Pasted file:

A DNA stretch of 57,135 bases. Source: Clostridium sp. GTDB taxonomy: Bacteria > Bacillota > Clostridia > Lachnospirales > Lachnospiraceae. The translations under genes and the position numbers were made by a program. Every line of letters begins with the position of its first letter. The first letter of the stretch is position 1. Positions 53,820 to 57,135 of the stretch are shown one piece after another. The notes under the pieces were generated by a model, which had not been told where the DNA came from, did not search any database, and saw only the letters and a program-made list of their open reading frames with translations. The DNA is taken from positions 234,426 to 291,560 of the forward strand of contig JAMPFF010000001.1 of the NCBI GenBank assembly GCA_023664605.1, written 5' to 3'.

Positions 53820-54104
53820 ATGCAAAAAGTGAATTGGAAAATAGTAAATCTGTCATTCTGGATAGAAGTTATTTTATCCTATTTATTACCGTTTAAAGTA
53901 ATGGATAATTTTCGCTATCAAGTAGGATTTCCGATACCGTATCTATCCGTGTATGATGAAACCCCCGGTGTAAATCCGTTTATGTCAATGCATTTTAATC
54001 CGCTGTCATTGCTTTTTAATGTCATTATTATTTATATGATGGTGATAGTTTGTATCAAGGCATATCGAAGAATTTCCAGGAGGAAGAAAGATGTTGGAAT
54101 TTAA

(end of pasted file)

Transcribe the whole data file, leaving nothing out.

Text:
A DNA stretch of 57,135 bases. Source: Clostridium sp. GTDB taxonomy: Bacteria > Bacillota > Clostridia > Lachnospirales > Lachnospiraceae. The translations under genes and the position numbers were made by a program. Every line of letters begins with the position of its first letter. The first letter of the stretch is position 1. Positions 53,820 to 57,135 of the stretch are shown one piece after another. The notes under the pieces were generated by a model, which had not been told where the DNA came from, did not search any database, and saw only the letters and a program-made list of their open reading frames with translations. The DNA is taken from positions 234,426 to 291,560 of the forward strand of contig JAMPFF010000001.1 of the NCBI GenBank assembly GCA_023664605.1, written 5' to 3'.

Positions 53820-54104
53820 ATGCAAAAAGTGAATTGGAAAATAGTAAATCTGTCATTCTGGATAGAAGTTATTTTATCCTATTTATTACCGTTTAAAGTA
53901 ATGGATAATTTTCGCTATCAAGTAGGATTTCCGATACCGTATCTATCCGTGTATGATGAAACCCCCGGTGTAAATCCGTTTATGTCAATGCATTTTAATC
54001 CGCTGTCATTGCTTTTTAATGTCATTATTATTTATATGATGGTGATAGTTTGTATCAAGGCATATCGAAGAATTTCCAGGAGGAAGAAAGATGTTGGAAT
54101 TTAA